How to Track Bounce Rate Among Visitors from Different Traffic Sources in Google Analytics

Data Tutorial Marketing Analytics

Bounce rate is a key web performance metric that can tell you a lot about the different pages on your site and about your traffic. This tutorial will explain what bounces are, how to track bounce rate in Google Analytics and how to break down the metric to give you insights into what could be driving the metric.

What Is Bounce Rate?

Google Analytics defines a bounce as a session that has a single interaction hit. Interaction hits are pageviews and other interaction events you may have configured on your page. If you have no other interaction events configured, a bounce is simply a session that has a single pageview. You can learn more about interaction events here.

The bounce rate is simply the percent of all sessions that are bounces. If out of 100 sessions, 75 of them had a single pageview and no other interaction hit, then the bounce rate is 75%.

Is a High Bounce Rate a Bad Thing?

The answer is that it depends. If your website is comprised of a single page without interaction points, then your bounce rate would be 100% and that would be perfectly acceptable. Even in a larger site, a specific page might be intended to be a one-stop read and exit page. However, more typically your site requires advancing through pages for a conversion to take place. In that case you typically want a lower bounce rate.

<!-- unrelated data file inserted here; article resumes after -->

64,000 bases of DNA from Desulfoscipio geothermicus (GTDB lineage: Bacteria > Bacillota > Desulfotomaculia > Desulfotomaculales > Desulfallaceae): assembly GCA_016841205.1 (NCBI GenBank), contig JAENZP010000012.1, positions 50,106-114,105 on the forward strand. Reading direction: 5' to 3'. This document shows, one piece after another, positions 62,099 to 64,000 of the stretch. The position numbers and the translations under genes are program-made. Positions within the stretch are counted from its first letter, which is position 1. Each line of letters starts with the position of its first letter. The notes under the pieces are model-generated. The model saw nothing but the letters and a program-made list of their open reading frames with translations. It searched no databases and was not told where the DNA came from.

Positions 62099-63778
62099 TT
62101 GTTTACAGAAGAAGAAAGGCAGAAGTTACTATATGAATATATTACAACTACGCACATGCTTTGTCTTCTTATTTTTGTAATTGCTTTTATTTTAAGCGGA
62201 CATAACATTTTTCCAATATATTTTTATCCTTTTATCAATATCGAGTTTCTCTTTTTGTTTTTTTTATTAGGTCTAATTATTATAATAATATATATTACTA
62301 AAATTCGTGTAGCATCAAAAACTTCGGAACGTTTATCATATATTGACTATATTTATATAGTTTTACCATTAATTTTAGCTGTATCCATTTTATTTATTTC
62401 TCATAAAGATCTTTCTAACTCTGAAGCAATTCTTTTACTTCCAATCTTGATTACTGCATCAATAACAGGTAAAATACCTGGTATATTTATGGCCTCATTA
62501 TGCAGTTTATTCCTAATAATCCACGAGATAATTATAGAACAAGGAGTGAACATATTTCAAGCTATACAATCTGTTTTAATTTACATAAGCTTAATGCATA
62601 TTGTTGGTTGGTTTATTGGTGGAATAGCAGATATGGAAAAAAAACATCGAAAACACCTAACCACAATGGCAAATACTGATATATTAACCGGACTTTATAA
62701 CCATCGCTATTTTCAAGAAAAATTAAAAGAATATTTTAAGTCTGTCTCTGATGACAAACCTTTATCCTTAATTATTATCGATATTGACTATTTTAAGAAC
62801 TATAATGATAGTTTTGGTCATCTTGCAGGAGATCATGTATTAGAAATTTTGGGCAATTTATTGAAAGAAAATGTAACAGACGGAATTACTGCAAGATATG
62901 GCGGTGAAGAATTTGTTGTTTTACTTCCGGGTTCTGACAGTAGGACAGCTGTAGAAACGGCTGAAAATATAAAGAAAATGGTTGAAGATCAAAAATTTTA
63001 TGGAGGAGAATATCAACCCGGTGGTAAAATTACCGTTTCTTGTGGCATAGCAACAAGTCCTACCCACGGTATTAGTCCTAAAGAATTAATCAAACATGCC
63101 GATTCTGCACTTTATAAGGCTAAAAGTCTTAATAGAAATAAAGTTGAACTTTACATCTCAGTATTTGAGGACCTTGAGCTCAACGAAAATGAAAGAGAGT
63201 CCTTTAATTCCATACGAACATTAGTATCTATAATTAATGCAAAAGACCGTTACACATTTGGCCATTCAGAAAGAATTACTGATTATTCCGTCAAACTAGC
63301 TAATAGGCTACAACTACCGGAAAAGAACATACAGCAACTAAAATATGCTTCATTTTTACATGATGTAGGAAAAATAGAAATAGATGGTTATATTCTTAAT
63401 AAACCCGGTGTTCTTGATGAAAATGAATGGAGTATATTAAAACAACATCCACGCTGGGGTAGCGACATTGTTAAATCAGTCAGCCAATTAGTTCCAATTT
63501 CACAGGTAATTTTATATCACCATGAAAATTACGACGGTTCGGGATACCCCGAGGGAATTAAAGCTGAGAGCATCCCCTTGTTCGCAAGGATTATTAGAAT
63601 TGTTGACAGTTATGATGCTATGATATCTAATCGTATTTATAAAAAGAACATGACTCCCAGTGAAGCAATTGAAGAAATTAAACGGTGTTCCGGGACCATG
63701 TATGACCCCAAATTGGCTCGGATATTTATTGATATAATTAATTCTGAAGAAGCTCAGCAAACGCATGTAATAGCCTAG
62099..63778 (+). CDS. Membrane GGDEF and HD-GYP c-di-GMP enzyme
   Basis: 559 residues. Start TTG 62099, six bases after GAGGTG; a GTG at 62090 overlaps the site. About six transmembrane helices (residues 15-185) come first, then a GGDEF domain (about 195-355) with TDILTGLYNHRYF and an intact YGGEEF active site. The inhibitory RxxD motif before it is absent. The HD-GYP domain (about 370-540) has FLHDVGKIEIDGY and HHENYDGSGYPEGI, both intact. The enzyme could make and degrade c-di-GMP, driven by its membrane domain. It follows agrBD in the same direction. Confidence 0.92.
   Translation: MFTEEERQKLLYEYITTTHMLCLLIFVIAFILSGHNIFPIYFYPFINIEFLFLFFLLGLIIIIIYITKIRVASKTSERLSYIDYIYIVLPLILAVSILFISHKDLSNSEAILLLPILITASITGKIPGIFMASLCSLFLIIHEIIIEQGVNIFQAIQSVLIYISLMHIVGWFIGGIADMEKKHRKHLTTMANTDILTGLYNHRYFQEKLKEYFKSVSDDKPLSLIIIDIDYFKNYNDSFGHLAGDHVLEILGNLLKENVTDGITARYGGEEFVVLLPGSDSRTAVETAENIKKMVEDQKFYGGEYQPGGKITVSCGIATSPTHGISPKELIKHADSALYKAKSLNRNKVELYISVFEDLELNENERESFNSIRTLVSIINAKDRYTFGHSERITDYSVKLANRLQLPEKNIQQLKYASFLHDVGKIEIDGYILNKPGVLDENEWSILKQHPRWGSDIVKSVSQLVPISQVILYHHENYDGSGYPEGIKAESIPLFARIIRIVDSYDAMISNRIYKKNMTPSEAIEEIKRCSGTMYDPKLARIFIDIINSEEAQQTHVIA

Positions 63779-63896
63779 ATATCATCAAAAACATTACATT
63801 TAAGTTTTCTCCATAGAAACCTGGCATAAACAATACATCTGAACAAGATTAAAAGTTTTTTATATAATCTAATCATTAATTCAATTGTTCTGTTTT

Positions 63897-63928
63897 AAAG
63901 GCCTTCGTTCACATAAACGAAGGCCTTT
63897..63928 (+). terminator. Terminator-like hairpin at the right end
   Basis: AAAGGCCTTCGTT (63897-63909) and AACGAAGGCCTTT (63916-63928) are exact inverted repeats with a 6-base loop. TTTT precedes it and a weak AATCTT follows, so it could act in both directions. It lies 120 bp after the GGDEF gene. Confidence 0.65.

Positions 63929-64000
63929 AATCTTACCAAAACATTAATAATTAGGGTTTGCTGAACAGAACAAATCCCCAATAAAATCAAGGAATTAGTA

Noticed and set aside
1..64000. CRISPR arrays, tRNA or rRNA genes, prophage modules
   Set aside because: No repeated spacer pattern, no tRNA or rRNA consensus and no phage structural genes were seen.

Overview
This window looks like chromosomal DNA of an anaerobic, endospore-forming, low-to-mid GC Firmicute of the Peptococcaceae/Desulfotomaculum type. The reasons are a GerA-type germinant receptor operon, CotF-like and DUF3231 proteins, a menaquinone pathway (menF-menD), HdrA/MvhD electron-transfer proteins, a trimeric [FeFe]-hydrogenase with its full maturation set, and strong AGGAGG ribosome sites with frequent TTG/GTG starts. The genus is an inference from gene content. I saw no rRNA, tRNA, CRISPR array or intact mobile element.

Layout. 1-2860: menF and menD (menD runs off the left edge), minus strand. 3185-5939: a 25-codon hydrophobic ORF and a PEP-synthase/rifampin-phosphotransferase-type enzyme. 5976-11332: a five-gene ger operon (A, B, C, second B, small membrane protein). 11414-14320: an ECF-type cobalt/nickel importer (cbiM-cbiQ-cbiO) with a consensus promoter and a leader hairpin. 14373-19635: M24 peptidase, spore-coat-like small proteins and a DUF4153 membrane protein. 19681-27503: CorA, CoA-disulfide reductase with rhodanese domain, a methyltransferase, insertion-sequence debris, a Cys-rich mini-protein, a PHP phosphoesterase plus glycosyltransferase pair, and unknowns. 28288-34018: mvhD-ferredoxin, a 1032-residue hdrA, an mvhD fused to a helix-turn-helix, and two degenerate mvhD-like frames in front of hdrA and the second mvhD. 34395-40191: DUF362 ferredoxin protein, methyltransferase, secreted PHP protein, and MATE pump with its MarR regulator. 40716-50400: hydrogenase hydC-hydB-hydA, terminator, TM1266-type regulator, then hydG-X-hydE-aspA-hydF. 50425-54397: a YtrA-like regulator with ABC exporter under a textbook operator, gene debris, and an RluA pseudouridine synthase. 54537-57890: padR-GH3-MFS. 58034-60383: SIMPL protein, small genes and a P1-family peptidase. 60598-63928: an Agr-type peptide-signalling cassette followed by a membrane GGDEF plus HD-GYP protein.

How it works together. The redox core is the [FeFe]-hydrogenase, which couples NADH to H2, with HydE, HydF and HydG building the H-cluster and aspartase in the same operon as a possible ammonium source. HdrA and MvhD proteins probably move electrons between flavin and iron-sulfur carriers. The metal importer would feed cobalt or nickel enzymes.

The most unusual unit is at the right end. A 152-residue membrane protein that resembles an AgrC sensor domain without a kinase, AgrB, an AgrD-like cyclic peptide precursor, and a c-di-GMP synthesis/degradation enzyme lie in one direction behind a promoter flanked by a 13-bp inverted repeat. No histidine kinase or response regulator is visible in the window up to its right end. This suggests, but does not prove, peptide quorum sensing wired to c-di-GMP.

Does Bounce Rate Affect SEO?

This is another tricky question. Google has publicly stated that it does not use Google Analytics’ bounce rate (or any other GA derived metric) in its search rankings. This is likely true since not all sites use Google Analytics so Google would have only partial information. However, it is possible that Google uses related signals. For example, say a user searches for “sweaters” and clicks on a search result. But that site wasn’t helpful and the user almost immediately goes back to the search results and clicks on another result or runs another search query. In this case, Google could infer low relevance of that first site to the user and query.

So, in practice, bounce rate itself is unlikely to impact SEO. But if a high bounce rate is due to poor relevance or poor content of your landing pages, then bounce rate can be a helpful signal for you of those underlying problems which do impact SEO directly.

How to Check Bounce Rate in Google Analytics

Navigate to the Behavior - Site Content - Landing Pages report. At the top is a line graph tracking users over time. You can add “bounce rate” as a metric to plot along with users to see its trend. Scrolling further down you see summaries by landing page - where bounce rate is one of the key metrics for each landing page. Note that in the example videos we are using the Google demo account which is of a Google property.

Besides cutting data by landing page, you can also cut it by traffic source (or many other dimensions GA provides).

In this dataset, it looks like there is one landing page in particular (/google+redesign/shop+by+brand/youtube) that gets a lot of traffic and has a rather high bounce rate compared to the rest. If you know that this page is not one that expects additional interactions to be successful, it isn’t necessary to investigate further. Otherwise, you can drill down to the page of interest and check the trend over time and dissect performance across different dimensions. It would be worth checking on this particular landing page to make sure it’s optimized and relevant, particularly for traffic from Youtube.

Conclusion

While bounce rate can be a bit difficult to interpret, it can tell you a lot about your site’s and your traffic’s performance, making it very important that you know how to read it and can drill down to understand what’s driving performance.